*security*spheroid, containing a single spheroidal inclusion, which is not intersected by any other security spheroid.

Assuming that \({\mathbf P}_s^\varepsilon \) and \({\mathbf P}_d^\rho \) are given, this construction of the composite means that there exists a maximal volume fraction associated with how much of the inclusion can fit into the security spheroid. This depends on whether \(\varepsilon >\rho \) or \(\varepsilon <\rho \) (see Fig. 1). Simple calculations show that when \(\varepsilon >\rho \) we have \( 0 \le \phi _1 \le {\rho ^2}/{\varepsilon ^2}, \) whereas if \(\varepsilon <\rho \) we have \( 0 \le \phi _1 \le {\varepsilon }/{\rho }. \)

Alternatively, suppose that the inclusion aspect ratio \(\varepsilon \) is fixed in addition to the volume fraction. This then gives a condition on the maximum \(\rho \) permitted. In particular when \(\rho <\varepsilon \) we can determine that \(0\le \rho \le \varepsilon \sqrt{\phi _1}\le \varepsilon \) whereas when \(\rho >\varepsilon \) we have \(\varepsilon \le \rho \le \varepsilon /\phi _1\). A special case is when inclusions are spherical, so that \(\varepsilon =1\).

## 5 Construction of the bounds for transversely isotropic tensors

*explicit*general construction of the HS bounds that take into account not only the inclusion shapes but also their spatial distribution, in terms of the conductive modulus tensors \(\mathbf {K}^r\) and the P-tensors \({\mathbf P}_d^\rho \) and \({\mathbf P}_s^\varepsilon \) However the implementation can cause great difficulty, particularly for anisotropic phases. To simplify this issue, we shall proceed as follows. First, we observe that a second order TI tensor can be defined with respect to the tensor basis set

**Definition 3**

Therefore, given the explicit expressions for the HS bounds derived in Sect. 4, one can straightforwardly construct them using (5.25) and introducing the tensors coded as functions with arguments as 2-vectors.

## 6 Implementation and examples

In this section we illustrate the above scheme for a heterogeneous media containing aligned spheroidal inclusions of alumina embedded in a host matrix made up of aluminum. Aluminum (Al) is probably the most common matrix for metal-host composites for several reasons. It is very light, which makes it of great interest for the aerospace industry and other applications such as laptop computers. Its low cost due and low melting temperature also makes composite fabrication very economical. However, the high heat dissipation of this material is a serious problem in applications that use this material as a thermal conductor. An effective way to resolve this problem is the addition of a low filler to form a metal matrix composite. The most common filler used is silicon carbide (\(\mathrm {SiC}\)) inclusions due to its low cost and low coefficient of thermal expansion (CTE=\(3.7\,10^{-6/^oC}\)). In this process [17], \(\mathrm {SiC}\) reacts with aluminum through the chemical reaction \(\mathrm {3 SiC+4Al\rightarrow 3Si+Al_4C_3}\) and the produced silicon (\(\mathrm {Si}\)) weakens the interface between the filler and the host of the composite. Alternative, alumina (\(\mathrm {Al_2O_3}\)) and aluminium nitride (\(\mathrm {AlN }\)) are fillers that do not react with aluminium. We refer to [18] for more details related to the chemical reaction between these materials. Particularly, particles of alumina (\(\mathrm {Al_2O_3}\)) are the second most popular type that are employed. Therefore, in this section we illustrate the above bounding scheme for a heterogeneous media containing aligned spheroidal inclusions of alumina embedded in a host matrix made up of aluminum. According to [17] and [18] the numerical values of thermal conductivities for aluminum and alumina are, respectively \(\kappa _0= 247 \,W/Km\) (CTE= \(23\)\(10^{-6}/^oC\)) and \(\kappa _1= 20\,W/Km\) (CTE= \(7\)\(10^{-6}/^oC\)). For simplicity we compute only the transversal effective component \(\kappa _*\) of the composite. The HS bounds are plotted as a function of the volume fraction \(\phi =\phi _1\) of the alumina inclusion phase.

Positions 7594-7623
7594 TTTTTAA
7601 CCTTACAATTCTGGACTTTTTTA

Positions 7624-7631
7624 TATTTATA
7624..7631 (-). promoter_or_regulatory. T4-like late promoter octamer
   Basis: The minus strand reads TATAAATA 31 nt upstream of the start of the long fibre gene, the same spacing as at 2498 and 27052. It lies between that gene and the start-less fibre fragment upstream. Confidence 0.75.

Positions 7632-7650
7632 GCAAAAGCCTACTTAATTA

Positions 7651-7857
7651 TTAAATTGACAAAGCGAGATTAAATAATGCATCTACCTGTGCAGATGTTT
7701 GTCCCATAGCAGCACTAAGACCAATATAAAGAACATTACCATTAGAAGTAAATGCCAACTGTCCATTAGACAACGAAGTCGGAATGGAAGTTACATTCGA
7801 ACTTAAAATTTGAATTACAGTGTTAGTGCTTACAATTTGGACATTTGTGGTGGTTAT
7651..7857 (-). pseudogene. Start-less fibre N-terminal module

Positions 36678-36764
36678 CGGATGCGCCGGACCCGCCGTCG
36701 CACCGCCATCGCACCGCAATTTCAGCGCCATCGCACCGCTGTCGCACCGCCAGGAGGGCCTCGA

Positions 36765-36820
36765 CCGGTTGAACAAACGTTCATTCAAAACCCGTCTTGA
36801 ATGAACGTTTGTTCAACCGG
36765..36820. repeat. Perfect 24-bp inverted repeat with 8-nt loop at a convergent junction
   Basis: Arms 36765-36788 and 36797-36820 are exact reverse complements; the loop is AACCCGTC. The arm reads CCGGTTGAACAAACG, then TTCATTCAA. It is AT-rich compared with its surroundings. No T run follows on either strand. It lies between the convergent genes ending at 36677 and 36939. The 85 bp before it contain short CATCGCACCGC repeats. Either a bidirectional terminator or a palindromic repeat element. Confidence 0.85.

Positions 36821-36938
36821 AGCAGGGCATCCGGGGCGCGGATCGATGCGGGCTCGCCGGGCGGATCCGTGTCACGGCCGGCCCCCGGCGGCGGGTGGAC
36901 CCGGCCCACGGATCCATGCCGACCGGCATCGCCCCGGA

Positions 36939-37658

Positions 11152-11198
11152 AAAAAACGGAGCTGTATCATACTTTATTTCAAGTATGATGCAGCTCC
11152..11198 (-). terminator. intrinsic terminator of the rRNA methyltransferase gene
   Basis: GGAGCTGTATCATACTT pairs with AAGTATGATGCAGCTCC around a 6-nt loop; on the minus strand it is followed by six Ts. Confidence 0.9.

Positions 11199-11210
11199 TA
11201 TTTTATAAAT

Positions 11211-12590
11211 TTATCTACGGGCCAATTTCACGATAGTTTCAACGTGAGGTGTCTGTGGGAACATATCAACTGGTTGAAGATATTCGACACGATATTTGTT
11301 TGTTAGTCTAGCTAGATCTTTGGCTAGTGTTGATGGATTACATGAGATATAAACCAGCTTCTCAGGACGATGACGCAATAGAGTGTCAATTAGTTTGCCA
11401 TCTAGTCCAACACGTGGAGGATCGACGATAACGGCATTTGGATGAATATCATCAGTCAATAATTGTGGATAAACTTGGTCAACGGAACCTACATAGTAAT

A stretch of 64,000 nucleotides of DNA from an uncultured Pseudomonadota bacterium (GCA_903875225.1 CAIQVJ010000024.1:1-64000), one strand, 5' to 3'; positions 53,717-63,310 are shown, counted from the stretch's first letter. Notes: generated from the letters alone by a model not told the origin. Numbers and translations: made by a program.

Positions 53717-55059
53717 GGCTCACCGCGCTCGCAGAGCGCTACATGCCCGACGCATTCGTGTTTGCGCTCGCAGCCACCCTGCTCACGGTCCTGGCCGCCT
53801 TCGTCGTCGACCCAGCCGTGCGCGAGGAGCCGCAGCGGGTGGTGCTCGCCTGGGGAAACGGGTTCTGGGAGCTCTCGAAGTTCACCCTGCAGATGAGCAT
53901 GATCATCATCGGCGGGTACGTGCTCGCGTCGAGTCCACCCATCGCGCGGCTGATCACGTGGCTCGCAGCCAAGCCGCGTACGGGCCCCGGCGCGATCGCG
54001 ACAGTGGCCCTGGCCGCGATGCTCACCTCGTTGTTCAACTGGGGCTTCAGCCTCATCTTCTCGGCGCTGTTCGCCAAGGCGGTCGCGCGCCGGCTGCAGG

*spherical*alumina inclusions uniformly distributed with

*spherical*symmetry in the aluminum host phase (\(\rho =\varepsilon =1\)). Therefore the effective material is isotropic. We plot the Wiener bounds (dashed lines) on these effective properties together with the HS bounds (solid lines), noting the improvement of the HS bounds in particular. On the right, we consider the case of